political about anything that the algorithm keeps dividing us further on. I can tell you that I think it's been getting worse and worse over the last decade and I don't see how it gets better clearly a very good motivational speaker. I don't know if you can pick up on it from my morbid message home there, but I thought it's getting worse and I dont know how we are. We make it better, as that is what I'm trying to say, those people that don't have that attitude that don't have that pre judge. and come in there with the confirmation by us. How do they respond to your message. I mean I've people who, who it was pointed out to me- are there to protest who ended up thinking me by the time I was walking out, and I wish I can say that happens. Often it doesn't. But all I can do is try I
yeah, but I don't really know what else to say on that. Given topic it, sir, it's it's a cruel world out there today when you said that you wrote this book with your fellow millennials in mind. This cannot necessarily those with military ambitions, but just everybody facing challenges life yeah. I mean unconventional lessons: it's not a step by step, guide on how to accomplish anything, specific the memoirs about his unconventional as I am, but I wanted people the people who took the time to read it, to leave with the idea that, if Jewish nerd from miami can go back to combat after he loses an arm. They could probably accomplish whatever it is that they're striving to accomplish in life
and if I managed to do that in any way, that's that's a win, and I think you make a good point because you're very self deprecating in that, but you say it if a self described nerd a one armed basket case like you can accomplish what you set your mind to that anybody from any walk of life, whatever their circumstance can become a he wrote in his or her own life. What do you mean by that talk more about that? I mean think I think you just said are right there, don't don't. You agree that that seeing Their case of somebody who isn't really spectacular in any anyway even today I've I've I've had that adventure. I've gone on the adventure of a lifetime of travel to to a foreign plan. You know if you want to call it that done done. The whole luke skywalker thing on on that mission. and- and I still complain about paper cuts and I still have same issues, data day that that we all have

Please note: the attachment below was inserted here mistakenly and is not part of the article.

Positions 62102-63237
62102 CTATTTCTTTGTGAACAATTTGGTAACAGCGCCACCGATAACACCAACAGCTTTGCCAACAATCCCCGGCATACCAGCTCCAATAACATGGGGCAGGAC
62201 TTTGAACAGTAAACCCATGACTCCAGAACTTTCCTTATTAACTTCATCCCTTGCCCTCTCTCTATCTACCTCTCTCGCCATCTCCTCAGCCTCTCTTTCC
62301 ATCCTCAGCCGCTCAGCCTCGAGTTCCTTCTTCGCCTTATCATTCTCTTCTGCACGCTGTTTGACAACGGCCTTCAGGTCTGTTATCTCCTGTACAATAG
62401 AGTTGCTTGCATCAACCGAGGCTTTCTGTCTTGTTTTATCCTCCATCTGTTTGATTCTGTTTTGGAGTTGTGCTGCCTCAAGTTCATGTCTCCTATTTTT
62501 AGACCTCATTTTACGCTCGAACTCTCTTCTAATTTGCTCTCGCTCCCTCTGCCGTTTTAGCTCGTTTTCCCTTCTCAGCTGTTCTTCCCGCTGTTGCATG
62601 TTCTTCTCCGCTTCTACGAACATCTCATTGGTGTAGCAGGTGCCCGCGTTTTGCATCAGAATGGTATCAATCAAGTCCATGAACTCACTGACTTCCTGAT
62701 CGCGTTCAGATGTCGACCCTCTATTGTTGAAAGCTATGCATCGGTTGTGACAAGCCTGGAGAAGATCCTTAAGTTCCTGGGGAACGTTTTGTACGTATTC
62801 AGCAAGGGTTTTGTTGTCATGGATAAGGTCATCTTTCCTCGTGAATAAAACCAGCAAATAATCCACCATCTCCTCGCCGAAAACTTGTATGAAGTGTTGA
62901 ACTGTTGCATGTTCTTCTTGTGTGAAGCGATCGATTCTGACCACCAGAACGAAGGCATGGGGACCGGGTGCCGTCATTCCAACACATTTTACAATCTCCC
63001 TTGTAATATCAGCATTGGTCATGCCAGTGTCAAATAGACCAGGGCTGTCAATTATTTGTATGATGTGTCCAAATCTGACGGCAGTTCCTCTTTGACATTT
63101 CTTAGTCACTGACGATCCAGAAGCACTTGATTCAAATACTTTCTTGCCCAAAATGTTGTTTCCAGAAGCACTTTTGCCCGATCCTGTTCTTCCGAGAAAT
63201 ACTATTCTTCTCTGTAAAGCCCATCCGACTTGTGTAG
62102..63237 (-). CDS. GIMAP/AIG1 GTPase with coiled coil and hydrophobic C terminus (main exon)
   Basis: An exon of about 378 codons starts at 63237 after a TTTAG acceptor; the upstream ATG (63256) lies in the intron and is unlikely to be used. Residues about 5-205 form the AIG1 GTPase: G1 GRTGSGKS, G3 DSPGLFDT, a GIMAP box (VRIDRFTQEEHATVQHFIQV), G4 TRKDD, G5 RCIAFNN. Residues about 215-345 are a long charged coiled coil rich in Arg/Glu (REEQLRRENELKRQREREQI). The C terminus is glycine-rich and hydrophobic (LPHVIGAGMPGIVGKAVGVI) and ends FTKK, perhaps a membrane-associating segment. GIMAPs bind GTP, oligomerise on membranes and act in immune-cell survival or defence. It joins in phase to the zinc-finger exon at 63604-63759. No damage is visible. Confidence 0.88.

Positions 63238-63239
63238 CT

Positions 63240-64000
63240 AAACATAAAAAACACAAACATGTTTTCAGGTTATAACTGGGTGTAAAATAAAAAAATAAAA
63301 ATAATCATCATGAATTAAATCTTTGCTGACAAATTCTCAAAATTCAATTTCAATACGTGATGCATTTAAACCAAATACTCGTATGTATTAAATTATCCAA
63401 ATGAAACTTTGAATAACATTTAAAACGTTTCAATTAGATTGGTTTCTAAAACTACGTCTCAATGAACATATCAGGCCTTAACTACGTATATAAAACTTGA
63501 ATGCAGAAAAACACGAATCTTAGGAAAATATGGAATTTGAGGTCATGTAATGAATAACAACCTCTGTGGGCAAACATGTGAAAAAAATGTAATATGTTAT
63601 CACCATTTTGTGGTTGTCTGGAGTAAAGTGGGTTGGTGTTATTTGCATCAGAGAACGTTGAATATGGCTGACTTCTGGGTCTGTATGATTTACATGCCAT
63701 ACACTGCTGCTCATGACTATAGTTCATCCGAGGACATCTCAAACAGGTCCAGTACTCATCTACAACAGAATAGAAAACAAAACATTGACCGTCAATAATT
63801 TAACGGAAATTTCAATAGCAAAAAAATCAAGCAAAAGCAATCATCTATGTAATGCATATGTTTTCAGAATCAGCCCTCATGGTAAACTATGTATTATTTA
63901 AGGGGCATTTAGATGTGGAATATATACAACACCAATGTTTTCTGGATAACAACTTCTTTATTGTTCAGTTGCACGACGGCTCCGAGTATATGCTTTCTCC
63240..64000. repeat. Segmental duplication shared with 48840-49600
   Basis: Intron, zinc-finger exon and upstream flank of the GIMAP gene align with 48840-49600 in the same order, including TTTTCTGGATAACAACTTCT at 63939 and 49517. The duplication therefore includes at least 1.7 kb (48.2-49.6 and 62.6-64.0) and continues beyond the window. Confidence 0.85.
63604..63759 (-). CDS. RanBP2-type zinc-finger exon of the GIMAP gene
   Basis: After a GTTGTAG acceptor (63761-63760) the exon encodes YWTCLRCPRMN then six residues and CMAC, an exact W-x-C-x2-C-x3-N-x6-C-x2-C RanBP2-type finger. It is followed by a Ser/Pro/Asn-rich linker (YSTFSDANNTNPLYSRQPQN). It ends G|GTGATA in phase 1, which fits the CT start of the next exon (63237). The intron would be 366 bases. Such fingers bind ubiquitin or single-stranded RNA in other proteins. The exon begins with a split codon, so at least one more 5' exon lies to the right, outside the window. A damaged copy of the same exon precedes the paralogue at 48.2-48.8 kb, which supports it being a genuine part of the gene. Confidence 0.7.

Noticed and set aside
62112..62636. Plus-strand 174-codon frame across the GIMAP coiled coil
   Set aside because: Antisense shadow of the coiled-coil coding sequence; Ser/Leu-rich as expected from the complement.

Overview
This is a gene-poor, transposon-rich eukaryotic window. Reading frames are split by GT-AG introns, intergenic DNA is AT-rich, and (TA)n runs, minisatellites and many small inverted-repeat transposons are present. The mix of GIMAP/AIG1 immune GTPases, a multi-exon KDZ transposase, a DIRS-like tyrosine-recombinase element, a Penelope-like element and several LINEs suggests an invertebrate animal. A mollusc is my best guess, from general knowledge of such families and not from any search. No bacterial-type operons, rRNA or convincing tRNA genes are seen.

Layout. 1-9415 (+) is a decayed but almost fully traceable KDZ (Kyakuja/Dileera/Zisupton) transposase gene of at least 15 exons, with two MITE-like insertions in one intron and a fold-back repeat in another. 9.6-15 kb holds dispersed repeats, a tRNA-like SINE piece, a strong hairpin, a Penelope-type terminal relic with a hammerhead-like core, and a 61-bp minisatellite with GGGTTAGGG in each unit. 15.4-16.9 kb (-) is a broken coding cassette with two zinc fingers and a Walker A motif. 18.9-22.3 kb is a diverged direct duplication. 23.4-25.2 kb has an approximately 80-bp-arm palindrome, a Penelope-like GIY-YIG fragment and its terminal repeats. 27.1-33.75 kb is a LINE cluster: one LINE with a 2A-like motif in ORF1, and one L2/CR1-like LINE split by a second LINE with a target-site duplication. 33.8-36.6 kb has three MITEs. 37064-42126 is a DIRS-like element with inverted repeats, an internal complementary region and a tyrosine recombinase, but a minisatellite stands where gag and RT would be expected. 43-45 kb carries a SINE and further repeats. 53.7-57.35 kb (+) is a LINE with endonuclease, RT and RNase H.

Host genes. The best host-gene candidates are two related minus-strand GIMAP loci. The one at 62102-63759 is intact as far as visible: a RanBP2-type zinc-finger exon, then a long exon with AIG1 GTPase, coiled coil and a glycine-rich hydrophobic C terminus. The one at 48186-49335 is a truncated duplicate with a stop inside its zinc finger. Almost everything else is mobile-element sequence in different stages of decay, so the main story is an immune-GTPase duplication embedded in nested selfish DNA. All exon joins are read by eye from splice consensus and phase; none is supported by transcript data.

It's not like. I solve this massive problem, it's just that I cared enough about a certain cause to figure it out to pull off. One extraordinary event does that red with you do. Do you not think that we can all do that Given the right motivation that we can all pull something like that off. Well, I don't think situations like yours or any other situations make heroes. I think situations circumstances challenges reveal who someone is, I think, if a circumstance comes up like you were in or a natural disaster occurs and someone distinguishes themselves. I think all that situation did
was give them a b stage an opportunity to reveal who they were all along. It just wasn't called on until that time and I've seen people in the aftermath of hurricanes or tornadoes or in the california fires that do extraordinary things to help other people to overcome incredible obstacles to save themselves, their families, their neighbors other people's lives, who were non descript individual
that you would walk by every day and never so much ass notice and their counted as heroes. I think they were. He rose all along. They were just waiting for the time that they were called upon to be who they have always been, and I think that is the same thing with you. I tell people, look you need to star in your own life. You need to decide who you are and what you stand for and dont be reactive. You need to find a passion, pursue it with vigour,
and be the star in your own life. Don't be a bit player in your own life. To me, that makes perfect sense, and sometimes I have people say. Well, that's easy for you. You have a television platform, you have millions of people that what is easy to think about starring in your life, but I think it's true of your a plumber or a school teacher or a parking lot attendant or stay at home, mom or dad. I think it's important that people do and care find a way to star in their own lives, you gotta be who you are on purpose and that begins with finding that purpose and announcing. Why am I here old viktor Frankl said it really well, when he was in the death camps, he said they can control everything